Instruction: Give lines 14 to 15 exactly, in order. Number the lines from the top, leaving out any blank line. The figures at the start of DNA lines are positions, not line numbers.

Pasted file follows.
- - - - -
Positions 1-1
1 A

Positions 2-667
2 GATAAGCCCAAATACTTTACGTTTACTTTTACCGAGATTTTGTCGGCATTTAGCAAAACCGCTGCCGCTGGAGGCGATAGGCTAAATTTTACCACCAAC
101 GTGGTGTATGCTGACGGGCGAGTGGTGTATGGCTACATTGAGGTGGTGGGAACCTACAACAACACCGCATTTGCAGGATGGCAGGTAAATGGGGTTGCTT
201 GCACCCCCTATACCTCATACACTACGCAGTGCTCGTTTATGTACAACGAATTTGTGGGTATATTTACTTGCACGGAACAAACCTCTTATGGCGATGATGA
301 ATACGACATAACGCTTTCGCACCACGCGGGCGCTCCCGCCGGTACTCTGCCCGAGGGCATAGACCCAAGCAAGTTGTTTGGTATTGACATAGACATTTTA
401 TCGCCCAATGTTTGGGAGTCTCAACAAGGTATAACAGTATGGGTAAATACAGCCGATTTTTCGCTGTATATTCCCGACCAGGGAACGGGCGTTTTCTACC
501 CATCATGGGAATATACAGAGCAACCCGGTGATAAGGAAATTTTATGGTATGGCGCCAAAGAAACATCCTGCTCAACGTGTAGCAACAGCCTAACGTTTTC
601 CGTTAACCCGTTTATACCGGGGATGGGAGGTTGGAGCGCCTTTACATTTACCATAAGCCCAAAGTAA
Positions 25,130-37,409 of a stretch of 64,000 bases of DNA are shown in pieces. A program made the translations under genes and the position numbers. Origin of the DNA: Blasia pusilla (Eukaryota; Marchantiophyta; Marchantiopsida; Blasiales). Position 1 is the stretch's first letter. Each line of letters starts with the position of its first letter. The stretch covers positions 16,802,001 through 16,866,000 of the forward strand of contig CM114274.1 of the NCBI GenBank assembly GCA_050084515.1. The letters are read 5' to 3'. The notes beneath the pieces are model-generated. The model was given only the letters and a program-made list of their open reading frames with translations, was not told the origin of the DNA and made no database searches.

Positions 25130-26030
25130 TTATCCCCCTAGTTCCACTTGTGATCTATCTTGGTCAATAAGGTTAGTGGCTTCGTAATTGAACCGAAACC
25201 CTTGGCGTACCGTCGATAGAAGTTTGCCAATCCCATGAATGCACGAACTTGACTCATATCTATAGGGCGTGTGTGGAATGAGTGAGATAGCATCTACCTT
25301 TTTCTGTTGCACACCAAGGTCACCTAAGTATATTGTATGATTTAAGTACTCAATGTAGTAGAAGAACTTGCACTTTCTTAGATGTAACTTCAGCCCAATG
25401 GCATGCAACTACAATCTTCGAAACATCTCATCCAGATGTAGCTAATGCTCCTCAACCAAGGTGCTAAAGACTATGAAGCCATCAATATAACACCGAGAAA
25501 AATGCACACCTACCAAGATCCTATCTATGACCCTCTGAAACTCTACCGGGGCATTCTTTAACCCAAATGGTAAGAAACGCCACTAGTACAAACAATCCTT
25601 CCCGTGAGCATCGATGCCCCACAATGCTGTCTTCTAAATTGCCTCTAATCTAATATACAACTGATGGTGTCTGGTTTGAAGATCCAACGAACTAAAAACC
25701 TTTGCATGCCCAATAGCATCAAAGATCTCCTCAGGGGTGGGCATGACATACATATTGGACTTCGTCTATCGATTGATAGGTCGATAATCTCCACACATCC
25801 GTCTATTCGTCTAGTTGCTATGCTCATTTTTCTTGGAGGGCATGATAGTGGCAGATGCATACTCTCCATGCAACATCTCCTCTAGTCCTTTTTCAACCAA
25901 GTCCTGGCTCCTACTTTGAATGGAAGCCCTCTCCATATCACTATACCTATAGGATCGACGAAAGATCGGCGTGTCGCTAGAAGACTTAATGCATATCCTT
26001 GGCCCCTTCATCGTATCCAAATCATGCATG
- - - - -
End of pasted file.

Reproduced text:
25201 CTTGGCGTACCGTCGATAGAAGTTTGCCAATCCCATGAATGCACGAACTTGACTCATATCTATAGGGCGTGTGTGGAATGAGTGAGATAGCATCTACCTT
25301 TTTCTGTTGCACACCAAGGTCACCTAAGTATATTGTATGATTTAAGTACTCAATGTAGTAGAAGAACTTGCACTTTCTTAGATGTAACTTCAGCCCAATG